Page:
What is Winnipeg?

FortGarryToday we spoke at great length as to what was and is Winnipeg on both 1919 and 2015. If you can, reflect on our discussion today, the articles of the past week, including the infamous MacLean’s Magazine article, and your knowledge of the Winnipeg General Strike.

How has Winnipeg stayed the same? What issues does Winnipeg face? What are potential solutions?

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Theories of Justice: Application

Photo taken from cognitivephilosophy.net

Photo taken from cognitivephilosophy.net

In today’s learning experience, we investigated the concept of Justice and how various people have conceptualized it. We learned what Kant, Bentham, Aristotle, Locke, and Rawls all had to say about the idea of Justice. Michael Sandel helped us realize that Justice is not a concrete idea, but one that is very much up for debate:

We tried to match our understandings of justice with the scenarios he posed and then we tried to see how the theorists we explored might view justice in the context of the trolley car example.Here are the resources we looked at in the event you need to refresh yourself:

Bentham: https://www.evernote.com/l/AI83q45ycZ9GH7TTeNj4b1iL1Pu8OD5WHAE

Locke: https://www.evernote.com/l/AI887xh_MLdLXZ1LRf8FIfZ76XCcKaqIaP8

Kant: https://www.evernote.com/l/AI95p7gavNJEX7OWWY4BL2jQW93iRXlp5DQ

Aristotle: https://www.evernote.com/l/AI_asHETlR9CxKYB-Cae1woeL9pcSHswbhM

Rawls: https://www.evernote.com/l/AI_ub8cKwTZHNrjVM9wTEIT37apHEQFQMyk

Now here are the facts of a real case in Canadian legal history. What we would like you to do is familiarize yourself with the facts of the case and then comment on how your philosopher might perceive justice in this case. Next, what would be justice for you? Comment and/or comment on what someone else has said. Be courteous, concise, and thoughtful. Take time to reflect and read what your peers have offered.

CASE OF ROBERT LATIMER- FACTS OF THE CASE

On October 24, 1993, Robert Latimer, a farmer from Saskatchewan, placed the helpless body of his 12 year old daughter, Tracy, in his pick up truck and connected a hose from the exhaust to the cab resulting in her asphyxiation by carbon monoxide poisoning.

Tracy had been born severely disabled with cerebral palsy and at age 12 still had the mental capacity of a three month old. She was completely dependent on her parents for round the clock care. Just prior to the events that would lead to his arrest, Latimer had been told that his daughter would require further operations to correct a hip dislocation that had been aggravated by her advanced scoliosis- a condition that had reached the point where her spine diverged from a perpendicular position by 75%. He was advised that the operation would place her in even greater pain than the intense pain she was already experiencing. Moreover, because of other anti-convulsive medication she had to take to control her epileptic seizures, she could not be given pain killers of greater strength than regular Tylenol without the risk of inducing a coma. Latimer would later contend that he was faced with the dilemma of subjecting his daughter to ever more agonizing operations without the ability to limit the intensity of her pain because of the adverse interaction between the drugs she was taking and any pain medication stronger than regular Tylenol.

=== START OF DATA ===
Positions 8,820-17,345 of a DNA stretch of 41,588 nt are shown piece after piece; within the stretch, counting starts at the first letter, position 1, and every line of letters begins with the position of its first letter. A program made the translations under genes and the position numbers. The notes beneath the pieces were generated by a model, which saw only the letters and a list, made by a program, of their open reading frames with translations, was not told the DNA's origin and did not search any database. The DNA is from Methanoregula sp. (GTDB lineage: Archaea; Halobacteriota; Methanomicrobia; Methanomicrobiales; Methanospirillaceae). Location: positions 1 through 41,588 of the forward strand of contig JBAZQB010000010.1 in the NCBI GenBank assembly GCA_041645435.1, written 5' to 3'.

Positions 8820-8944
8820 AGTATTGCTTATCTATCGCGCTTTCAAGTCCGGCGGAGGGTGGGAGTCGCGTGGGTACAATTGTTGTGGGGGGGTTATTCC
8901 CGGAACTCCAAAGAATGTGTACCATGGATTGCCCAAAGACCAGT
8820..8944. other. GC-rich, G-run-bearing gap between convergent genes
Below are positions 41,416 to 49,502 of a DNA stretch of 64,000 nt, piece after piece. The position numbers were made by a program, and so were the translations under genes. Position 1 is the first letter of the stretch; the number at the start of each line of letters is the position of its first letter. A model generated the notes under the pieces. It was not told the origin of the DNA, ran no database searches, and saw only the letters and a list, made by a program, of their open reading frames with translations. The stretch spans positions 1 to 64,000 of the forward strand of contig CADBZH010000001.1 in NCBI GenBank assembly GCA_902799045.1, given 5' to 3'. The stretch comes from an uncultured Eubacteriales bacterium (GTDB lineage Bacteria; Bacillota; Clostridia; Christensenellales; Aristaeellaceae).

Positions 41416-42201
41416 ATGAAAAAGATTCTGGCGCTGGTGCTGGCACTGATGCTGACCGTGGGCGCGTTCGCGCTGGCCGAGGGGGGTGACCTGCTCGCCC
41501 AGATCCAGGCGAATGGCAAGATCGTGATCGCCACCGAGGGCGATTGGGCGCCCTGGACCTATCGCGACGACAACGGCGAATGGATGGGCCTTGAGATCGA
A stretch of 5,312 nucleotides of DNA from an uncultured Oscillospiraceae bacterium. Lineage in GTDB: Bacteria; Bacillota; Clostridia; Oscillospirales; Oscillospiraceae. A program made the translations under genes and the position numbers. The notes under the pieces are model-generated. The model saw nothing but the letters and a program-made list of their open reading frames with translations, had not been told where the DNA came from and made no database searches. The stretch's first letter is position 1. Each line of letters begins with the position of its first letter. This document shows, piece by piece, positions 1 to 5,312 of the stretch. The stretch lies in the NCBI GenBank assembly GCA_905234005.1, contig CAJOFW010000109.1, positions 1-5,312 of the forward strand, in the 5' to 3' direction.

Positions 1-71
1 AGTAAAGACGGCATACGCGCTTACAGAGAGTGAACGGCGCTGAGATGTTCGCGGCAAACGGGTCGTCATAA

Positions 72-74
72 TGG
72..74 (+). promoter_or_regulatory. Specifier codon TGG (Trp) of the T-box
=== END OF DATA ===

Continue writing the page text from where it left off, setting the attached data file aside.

It was under these circumstances, he would claim, that he chose to end her life.

October 24, 1993- Wilkie, Saskatchewan, Latimer ‘places’ his 12 year old severely disabled daughter- Tracy -in cab of pickup truck- piping CO into the cab through a series of connecting pipes and hoses and resulting in her death by asphyxiation.

November 4, 1993- RCMP bring Latimer in for questioning and arrest him on charge of 1st degree murder.

Experience: Is Place Essential to Learning and Transformation?

Walking in the Bird Sanctuary at Phillips Academy in Andover - A place.

Walking in the Bird Sanctuary at Phillips Academy in Andover – A place.

This week I have had the extreme privilege to share time and space with outstanding educators from all over the world at the 2015 ISEEN Institute. ISEEN is the Independent Schools Experiential Education Network. Most educators, it would seem, are coming from places where outdoor, service-based, and/or global education are imperatives and are integrated into various curricula.

I am struck, however, that all three silos are based on one fundamental principle associated with experience — place. Place tends to be the common denominator when we have discussions about learning, growth, and transformation. Learners are going somewhere, are at a place, or are hanging from a mountain. David Orr spoke of place as a means to achieve an ecological literacy, as evidence through his Meadowcreek Project.

But I think experience does not have to exclusively relate to the external world. We can be transformed and become better people and agents of social change outside of this notion of place. My question then is can this type of learning happen without being grounded, rooted, or connected to geography, buildings, or nature?

Yesterday morning, Eric Hudson of Global Online Academy, presented to our group on the idea of creating educative and transformative experiences for learners through technology — where time and space are annihilated. Learning communities, according to him, were rooted in relationships, ideas and the creation of new bodies of knowledge. This understanding of experience moves away from place-based education and the lived experience and focuses learning communities on moments of disequilibrium or cognitive dissonance based on difficult concepts, conceptualizations of humanity, and our purpose on this planet.

As an educator at a university prepatory school where we are the largest consumers on the planet, I am uneasy about creating experiences which pack students up into planes and drop them into developing communities for 15 minutes. I am uncomfortable with events like WE DAY which are perhaps manipulative and a platform for corporate sponsors.

The emphasis on place might limit the experiences we attempt to foster as we are relying on only certain modes of understanding and contextualization. The emphasis on place, as it is often conceived, often requires a certain socio-economic status of our learners. Place might often exclude the vast number of learners who simply do not have the resources to leave their urban neighbourhood, First Nation reserve, or rural community.

Freire suggested that experience, and simply put learning, should be emancipatory and fundamentally based on dialogue with peers and elders (as Illich would posit in Chapter 6 of Deschooling). In many of our contexts, the majority of our students are quite affluent. The transformation, or experience in this case, must fundamentally be an emancipatory one as learners must understand how their actions, both individually and collectively, contribute to the oppression of others within their own communities abroad. (I might suggesting reading Jay Roberts’ Beyond Learning by Doing as “chapter 1” in experience.)